Kelly has been working in a new art form. At the age of 73 he decided to explore the world of sculpture, using a medium that he has worked with all of his life: wood. With an accumulation of tree parts gathered in the local forest, Kelly found inspiration for his first piece of sculpture, titled El Cantor (The Singer in Spanish). It is related to the Ents, or tree people, found in Lord of the Rings. El Cantor stands about 6′ 8″ tall and is stabilized in this standing position with his walking stick connected to the ground.
Rosana asked Kelly for “a big, black dog” for her birthday, obviously a reference to our recently deceased Rottweiler, Lola. Kelly obliged her with the creation of Lala, who is pretty much life-sized. Here she is with Kelly and Nicky.
The next challenge was a gift for a dear friend’s birthday. Kelly decided to create a sculpture that would represent the concept of Fire in Belly, which is personally relevant to this friend. For Kelly Fire in Belly can be a metaphor for the molten core of Mother Earth or for our Sun as the center of our solar system.
A whimsical piece of sculpture titled Dancing Eyes shows what wonderful forms Nature can concoct.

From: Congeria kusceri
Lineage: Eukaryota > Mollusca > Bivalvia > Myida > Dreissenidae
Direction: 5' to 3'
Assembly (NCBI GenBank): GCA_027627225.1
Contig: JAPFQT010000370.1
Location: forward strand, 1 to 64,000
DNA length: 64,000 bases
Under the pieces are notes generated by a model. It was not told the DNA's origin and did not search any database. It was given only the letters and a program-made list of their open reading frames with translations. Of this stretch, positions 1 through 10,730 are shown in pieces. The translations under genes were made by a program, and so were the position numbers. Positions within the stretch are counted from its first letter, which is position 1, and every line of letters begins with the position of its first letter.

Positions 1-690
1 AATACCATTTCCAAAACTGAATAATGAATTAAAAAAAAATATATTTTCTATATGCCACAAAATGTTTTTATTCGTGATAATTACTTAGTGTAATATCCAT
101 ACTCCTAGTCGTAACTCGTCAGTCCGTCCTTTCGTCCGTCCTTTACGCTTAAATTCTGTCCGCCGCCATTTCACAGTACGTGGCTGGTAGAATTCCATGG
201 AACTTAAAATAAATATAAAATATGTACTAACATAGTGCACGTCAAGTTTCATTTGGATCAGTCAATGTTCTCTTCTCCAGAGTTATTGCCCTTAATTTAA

The Serpent was carved from a single tree branch. It is currently installed in the lobby of an insurance agency in the downtown Silver City, NM art district.
A request for a proxy to represent a dear, departed dog resulted in the creation of Star, a Boston Terrier.
Mitochondrial Eve was carved from native black walnut wood gleaned from the local Gila National Forest with a firewood permit. She is by far the most ambitious of the sculptures that Kelly Hart yet created, taking several months to complete. She represents what geneticists agree is the mother of all modern humans, having evolved in Africa about 150,000 to 200,000 years ago. All she is wearing is one coat of linseed oil. The stump that supports her is carved from beetle-killed blue stained pine, also gleaned from the local forest. Kelly hopes to place Eve in a museum setting where she can be viewed by the public.
The Elemental Totem was carved from a single log of wild black cherry. It is my conception of a totem pole that represents the four elements: air, water, fire and earth. The earth, fire and water are pretty obvious in the sculpture, but I chose to represent air with a raven perched on the top. Our Earth home feels under siege lately with increasing fire and flood, so this is also an aspect of the underlying art.